• There are also good patterns and tools available like SASS – Syntactically Awesome Style Sheets to help you with creating reusable CSS.
  3. Better site model
    • Sites connect pages and content.  Pages provide the navigation model in portal.
    • The Page Content Structure pattern shows how you structure a site.  The content site contains just content.  There is a content item created for each “component”.  Teasers live in their site.  All these sites can roll into a common site based on the page.
    • This results in a lot of site areas.
  4. Split content, design, navigation, configuration and code or separation of concerns.
    • The component model pattern helps with this concept.
    • You should split design libraries from content libraries.
    • They suggest a Design library, a Content Library and a Process Library.  The process library and design libraries can be referenced from the various sites.

Other best practices/patterns:

  • Workflows can also benefit from good patterns.  One pattern is to use custom workflow actions to perform dynamic tasks such as picking the appropriate approvers based on an author’s business unit.
  • For Access Control, don’t explicitly define all access rights; instead use inheritance whenever possible. In 8.5, reviewer and draft creator (replacing Approver) can be inherited. Explicit access control also impacts performance.
  • Don’t have content items with 40+ fields.  Look for the ability to use custom fields to merge

Common Pitfalls

  • In place edits in non-projects – consider using a plugin to hide in line editing if no project is selected.
  • Multi Language – enable this upfront rather than wait.  Even with just two languages, use the MLS plug-in

Eric and Nick used the IBM Content Template Catalog as examples of patterns that you can implement.  They made the point over and over again that CTC is set of examples, so there are probably more components in there than you may actually every need.  You should take the ideas in CTC and make your own components based on the patterns. You should not really expect to install and use CTC right out of the box.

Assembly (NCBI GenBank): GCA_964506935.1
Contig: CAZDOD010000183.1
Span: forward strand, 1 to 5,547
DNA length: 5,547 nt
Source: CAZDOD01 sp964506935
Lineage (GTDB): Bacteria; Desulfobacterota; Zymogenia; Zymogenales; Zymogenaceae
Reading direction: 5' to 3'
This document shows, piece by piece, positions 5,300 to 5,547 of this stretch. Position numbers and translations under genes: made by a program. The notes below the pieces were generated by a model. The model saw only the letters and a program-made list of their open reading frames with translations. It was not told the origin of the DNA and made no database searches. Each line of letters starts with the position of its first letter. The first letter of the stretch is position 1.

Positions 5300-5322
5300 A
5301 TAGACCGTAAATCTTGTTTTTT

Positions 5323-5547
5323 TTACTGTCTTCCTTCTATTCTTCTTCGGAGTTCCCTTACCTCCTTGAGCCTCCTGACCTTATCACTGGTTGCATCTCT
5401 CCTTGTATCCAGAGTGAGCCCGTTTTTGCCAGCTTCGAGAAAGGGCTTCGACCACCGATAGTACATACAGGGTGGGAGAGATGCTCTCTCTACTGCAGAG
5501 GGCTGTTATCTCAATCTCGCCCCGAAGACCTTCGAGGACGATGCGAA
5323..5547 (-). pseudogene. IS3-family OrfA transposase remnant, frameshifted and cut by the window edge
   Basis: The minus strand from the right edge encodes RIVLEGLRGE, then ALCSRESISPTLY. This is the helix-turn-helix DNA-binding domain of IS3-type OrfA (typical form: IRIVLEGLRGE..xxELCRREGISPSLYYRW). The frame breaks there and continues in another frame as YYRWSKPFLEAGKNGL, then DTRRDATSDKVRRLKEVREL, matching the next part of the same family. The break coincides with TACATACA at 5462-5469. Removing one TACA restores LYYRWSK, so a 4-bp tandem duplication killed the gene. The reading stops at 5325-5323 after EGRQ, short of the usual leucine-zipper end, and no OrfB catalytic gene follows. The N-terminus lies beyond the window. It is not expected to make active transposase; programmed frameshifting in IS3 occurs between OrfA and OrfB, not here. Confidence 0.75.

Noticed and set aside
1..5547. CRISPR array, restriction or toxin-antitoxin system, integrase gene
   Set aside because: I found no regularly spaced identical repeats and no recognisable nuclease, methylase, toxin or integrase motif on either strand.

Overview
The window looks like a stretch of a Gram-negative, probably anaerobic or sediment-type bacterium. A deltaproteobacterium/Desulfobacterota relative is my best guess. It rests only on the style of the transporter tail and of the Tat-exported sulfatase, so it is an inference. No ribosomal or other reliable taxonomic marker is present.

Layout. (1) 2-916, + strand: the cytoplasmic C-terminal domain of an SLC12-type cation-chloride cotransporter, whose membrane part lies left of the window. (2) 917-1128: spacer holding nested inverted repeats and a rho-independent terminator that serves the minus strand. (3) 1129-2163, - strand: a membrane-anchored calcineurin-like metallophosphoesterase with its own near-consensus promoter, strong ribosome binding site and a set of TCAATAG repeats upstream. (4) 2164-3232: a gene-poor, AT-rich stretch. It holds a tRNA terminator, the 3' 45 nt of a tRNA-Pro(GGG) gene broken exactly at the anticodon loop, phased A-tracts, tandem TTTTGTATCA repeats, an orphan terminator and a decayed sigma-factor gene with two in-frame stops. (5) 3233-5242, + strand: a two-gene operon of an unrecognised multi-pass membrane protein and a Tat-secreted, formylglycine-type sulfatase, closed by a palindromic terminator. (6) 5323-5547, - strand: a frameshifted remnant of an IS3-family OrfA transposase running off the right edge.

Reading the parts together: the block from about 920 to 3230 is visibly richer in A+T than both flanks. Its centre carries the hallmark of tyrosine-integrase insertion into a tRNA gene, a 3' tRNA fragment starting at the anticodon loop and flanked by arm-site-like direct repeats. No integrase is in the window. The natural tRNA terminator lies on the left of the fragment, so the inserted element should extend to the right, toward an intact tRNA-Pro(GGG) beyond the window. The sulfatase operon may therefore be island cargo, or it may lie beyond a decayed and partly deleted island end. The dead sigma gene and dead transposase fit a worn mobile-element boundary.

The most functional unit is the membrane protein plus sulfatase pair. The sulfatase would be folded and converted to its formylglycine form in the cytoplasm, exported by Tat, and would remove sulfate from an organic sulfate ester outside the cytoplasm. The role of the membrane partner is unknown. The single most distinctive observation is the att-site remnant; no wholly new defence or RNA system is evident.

IBM Digital Experience Conf 2014: Stephen Power’s View

Forrester’s Stephen Power spoke about transforming digital strategy. Stephen is Vice President at Forrester and covers the Digital Experience market.  He started by talking about the age of the customer and how we got to this point (customer centricity per Gary Dolsen).  Preceding the age of the customer was Age of Manufacturing, Age of Distribution and the Age of iInformation.  Starting in 2010, he suggests that the Age of Customer started.

IBM Digital Experience Conf 2014: Stephen Power's ViewComplexity is increasing in the Age of the Customer because of the multi-channel requirements increasing and shifting rapidly.

Business Technology is the term he uses instead of Information Technology because the focus is on business results rather than just information.  He predicts that budgets for business technology will surpass information technology in 2016.

With this shift to BT, digital experiences must adapt.  Here are three points he talked about with regards to digital experience transformation:

  1. Focus on the customer lifecycle, not just customer acquisition.  Switching costs for customers are lower in the digital world so they are more willing to move if they are not taken care of during their lifecycle with you. Ree
  2. Reexamine the technologies and investments for the new digital experiences.  You may end up with overlapping technologies and have to rationalize which ones to keep and which to retire.
  3. Don’t just manage your data – leverage it. Use demographics, historical and situational data to contextualize your experience. Predictive analytics is a key future capability.

Transforming your digital strategy is not about perfection, its about progression.  As you build out new strategies, keep in mind the need to be flexible because the Age of Customer is just beginning.  There will be a lot of changes as the market responds, adapts and changes to customers.

 

IBM Digital Experience 2014: Opening Session with Doug Geiger

Doug Geiger is IBM’s VP for Development for Digital Experience.  He talks about the new features available in IBM Digital Experience 8.5:

  • New Authoring toolbar to make content creation easier
  • BrightCove integration to publish steaming video to the BrightCove distribution network
  • Multi-channel delivery with IBM Worklight – everything is multi-channel out of the box
  • Portlet development now is easier by allowing non-java developers to create rich portlets using:
    • Digital Data Connector – allowing data feeds to be displayed in HTML and  Javascript using Web Content Managemnet
    • Script Portlets are available through Web Content Management too
    • There is a Digital Experience Developer site for downloads, samples, etc at developer.ibm.com/digexp
  • Flexible options for deployment on cloud – IBM PureApplication System is available for on premise clouds and IBM PureApplication Service is available on IBM Softlayer for public clouds. You can also move your application from Softlayer to on-premise or the other way around.

Doug also talked about how IBM is moving to a continuous delivery model for Digital Experience.  They are planning to distribute updates and new features in individual components.  Doug said that v8.5 might be the last full upgrade you have to do.  I doubt that will be the case, but the idea drew applause from the attendees.

IBM is offering a Customer Upgrade Accelerator using a private cloud on Softlayer to help customers move to v8.5 as quickly as possible.

 

IBM Digital Experience Conference 2014: Opening with Gary Dolsen